Perhaps Trump would be persuadable if he were to recognise there is a hard-headed economic imperative here. He should listen to someone like Marco Alvera, an oil and gas CEO who understands what is going on and has ideas to address it.
At a conference in Venice at the weekend, he said we should commit to the one clean energy source that is plentiful, easy to transport and getting cheaper to produce. It is all around us, does not have to be drilled out of the ground in parts of the world favoured with the right geology and does not pollute the atmosphere. It is hydrogen, the most widespread element in the universe. Like many businesses reliant upon carbon-based energy, Alvera’s Italian energy infrastructure company, Snam, has no long-term future unless it adapts because its pipelines, compressors and storage tanks will be useless as oil and gas come under pressure from state actors around the world. They can be used for hydrogen instead.
However, this is more than just a commercial calculation. Alvera has published a book compellingly setting out the case for Governments, manufacturers and investors to get behind hydrogen now before they head off down other less-promising blind alleys.
Hydrogen can be burned to drive a turbine, can be piped into homes for boilers, cookers and air conditioners and converted into electricity using a fuel cell to power a car or a lorry. Unlike wind and solar power, it is easily
stored and can generate the intense heat needed by industrial processes including manufacturing steel and cement. The only waste product is water.
True, there is nothing new about the concept. Fuel cells were developed in the mid-19th century and some buses were running on hydrogen in Germany and Britain in the 1930s. There are cars today that have been converted to hydrogen but they are expensive and there is no infrastructure to support them. Manufacturers like Toyota are developing hydrogen cars with their Mirai range but few others are following suit. They should.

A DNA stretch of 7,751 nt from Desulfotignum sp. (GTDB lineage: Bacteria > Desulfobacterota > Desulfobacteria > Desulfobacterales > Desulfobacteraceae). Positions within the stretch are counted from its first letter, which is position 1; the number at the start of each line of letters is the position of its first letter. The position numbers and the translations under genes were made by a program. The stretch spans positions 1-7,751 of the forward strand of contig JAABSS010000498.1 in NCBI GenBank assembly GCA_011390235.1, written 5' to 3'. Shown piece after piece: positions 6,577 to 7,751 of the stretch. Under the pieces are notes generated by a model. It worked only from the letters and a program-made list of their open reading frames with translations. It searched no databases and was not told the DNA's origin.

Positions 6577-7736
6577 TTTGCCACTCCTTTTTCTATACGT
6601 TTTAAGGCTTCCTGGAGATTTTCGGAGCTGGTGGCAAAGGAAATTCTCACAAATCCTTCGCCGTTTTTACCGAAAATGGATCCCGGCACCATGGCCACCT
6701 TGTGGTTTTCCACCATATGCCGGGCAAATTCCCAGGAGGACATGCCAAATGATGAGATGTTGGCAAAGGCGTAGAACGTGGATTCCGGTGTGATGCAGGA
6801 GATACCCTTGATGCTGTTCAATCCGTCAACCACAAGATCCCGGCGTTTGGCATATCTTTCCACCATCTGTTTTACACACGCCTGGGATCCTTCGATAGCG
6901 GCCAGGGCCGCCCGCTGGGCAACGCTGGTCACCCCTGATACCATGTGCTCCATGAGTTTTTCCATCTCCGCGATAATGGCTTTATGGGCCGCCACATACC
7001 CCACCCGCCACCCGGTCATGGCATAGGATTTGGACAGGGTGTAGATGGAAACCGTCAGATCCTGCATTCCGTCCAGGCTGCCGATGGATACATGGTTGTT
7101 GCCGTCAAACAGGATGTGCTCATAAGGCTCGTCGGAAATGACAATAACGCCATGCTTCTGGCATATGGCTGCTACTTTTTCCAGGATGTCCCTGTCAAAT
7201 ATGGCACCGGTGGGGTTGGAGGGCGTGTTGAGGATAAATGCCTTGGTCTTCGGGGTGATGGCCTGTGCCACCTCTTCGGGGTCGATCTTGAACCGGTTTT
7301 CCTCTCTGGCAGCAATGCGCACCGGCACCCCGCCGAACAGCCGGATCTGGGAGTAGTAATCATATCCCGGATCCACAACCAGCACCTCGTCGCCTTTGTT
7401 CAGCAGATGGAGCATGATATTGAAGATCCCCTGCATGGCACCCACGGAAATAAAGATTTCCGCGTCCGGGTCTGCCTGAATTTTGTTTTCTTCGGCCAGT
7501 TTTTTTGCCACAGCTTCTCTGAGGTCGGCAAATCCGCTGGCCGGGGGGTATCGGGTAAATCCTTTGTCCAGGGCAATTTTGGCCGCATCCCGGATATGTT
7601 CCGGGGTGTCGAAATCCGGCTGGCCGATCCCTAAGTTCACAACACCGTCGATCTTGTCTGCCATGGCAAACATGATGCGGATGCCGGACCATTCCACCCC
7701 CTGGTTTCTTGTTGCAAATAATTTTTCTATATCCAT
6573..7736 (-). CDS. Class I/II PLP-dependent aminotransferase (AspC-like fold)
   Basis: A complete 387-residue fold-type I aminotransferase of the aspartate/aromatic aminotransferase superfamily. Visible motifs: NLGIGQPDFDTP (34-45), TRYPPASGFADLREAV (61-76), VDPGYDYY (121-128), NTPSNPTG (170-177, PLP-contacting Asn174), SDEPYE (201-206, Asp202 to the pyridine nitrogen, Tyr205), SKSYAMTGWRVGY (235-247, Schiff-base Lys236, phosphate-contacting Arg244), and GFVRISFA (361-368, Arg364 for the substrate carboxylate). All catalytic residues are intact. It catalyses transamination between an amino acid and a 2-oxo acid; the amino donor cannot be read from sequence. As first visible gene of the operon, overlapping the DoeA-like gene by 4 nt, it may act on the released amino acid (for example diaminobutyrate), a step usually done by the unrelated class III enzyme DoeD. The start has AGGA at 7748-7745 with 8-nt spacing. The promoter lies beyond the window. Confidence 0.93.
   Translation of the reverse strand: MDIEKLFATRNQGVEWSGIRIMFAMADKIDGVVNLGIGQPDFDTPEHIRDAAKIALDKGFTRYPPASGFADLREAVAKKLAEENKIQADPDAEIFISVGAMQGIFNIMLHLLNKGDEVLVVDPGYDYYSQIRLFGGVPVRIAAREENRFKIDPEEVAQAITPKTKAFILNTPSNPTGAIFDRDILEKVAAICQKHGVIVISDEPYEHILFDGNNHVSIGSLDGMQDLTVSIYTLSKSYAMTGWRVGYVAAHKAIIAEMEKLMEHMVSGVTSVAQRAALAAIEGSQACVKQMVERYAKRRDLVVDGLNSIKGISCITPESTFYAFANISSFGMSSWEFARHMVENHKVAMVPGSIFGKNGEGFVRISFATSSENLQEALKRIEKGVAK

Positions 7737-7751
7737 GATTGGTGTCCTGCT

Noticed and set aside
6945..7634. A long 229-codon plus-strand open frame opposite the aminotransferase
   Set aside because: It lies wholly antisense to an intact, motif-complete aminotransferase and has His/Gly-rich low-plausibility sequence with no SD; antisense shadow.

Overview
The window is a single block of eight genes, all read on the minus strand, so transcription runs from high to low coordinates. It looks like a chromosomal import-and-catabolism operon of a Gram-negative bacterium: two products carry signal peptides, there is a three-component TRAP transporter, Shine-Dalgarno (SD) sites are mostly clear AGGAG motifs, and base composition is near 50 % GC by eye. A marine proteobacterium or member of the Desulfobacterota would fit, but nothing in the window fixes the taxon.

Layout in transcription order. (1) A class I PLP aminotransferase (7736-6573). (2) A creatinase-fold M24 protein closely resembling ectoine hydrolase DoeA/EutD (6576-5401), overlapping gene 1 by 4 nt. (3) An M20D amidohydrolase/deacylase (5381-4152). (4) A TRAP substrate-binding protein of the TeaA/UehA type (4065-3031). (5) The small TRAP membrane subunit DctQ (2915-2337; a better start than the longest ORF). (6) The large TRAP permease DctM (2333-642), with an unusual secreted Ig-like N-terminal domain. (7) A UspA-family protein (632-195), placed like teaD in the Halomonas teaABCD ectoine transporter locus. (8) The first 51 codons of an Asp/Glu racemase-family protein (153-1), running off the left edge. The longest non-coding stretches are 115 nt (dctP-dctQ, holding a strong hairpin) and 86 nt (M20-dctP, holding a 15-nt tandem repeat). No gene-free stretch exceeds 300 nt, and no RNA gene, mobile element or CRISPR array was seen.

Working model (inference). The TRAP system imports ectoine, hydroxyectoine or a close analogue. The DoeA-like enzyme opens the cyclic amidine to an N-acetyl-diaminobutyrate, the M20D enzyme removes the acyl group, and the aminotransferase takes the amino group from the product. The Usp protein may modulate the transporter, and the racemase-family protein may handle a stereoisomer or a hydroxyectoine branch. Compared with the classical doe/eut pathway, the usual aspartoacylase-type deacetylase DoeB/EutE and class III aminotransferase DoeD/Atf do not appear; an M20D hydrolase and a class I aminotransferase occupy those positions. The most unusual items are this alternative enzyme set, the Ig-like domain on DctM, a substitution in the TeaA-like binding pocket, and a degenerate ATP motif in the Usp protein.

In the past, hydrogen has been too expensive relative to fossil fuels but that will change as new taxes are loaded onto coal and gas to meet carbon dioxide targets and the cost of renewable energy continues to fall. No one pretends the transition will be straightforward but if there’s widespread adoption of the technology and the necessary infrastructure, it will become increasingly affordable.
This is a reasoned, not a hysterical, approach. Alvera likes to adapt the argument known as Pascal’s wager to our climate change conundrum. The 17th century French philosopher and mathematician asked what we should do if we had to bet our lives on the existence of God. Pascal posited that the rational response was to behave as though he did exist because we have nothing much to lose if it turns out that he doesn’t but risk eternal damnation if he does.
Climate change is the same. If Greta is right then the consequences of doing nothing are calamitous. But if she is wrong, changing to a cleaner energy future is a good thing in itself and can even generate growth and prosperity. You do not have to be a teenage zealot to see sense in that.
(Courtesy: The Pioneer, The Telegraph)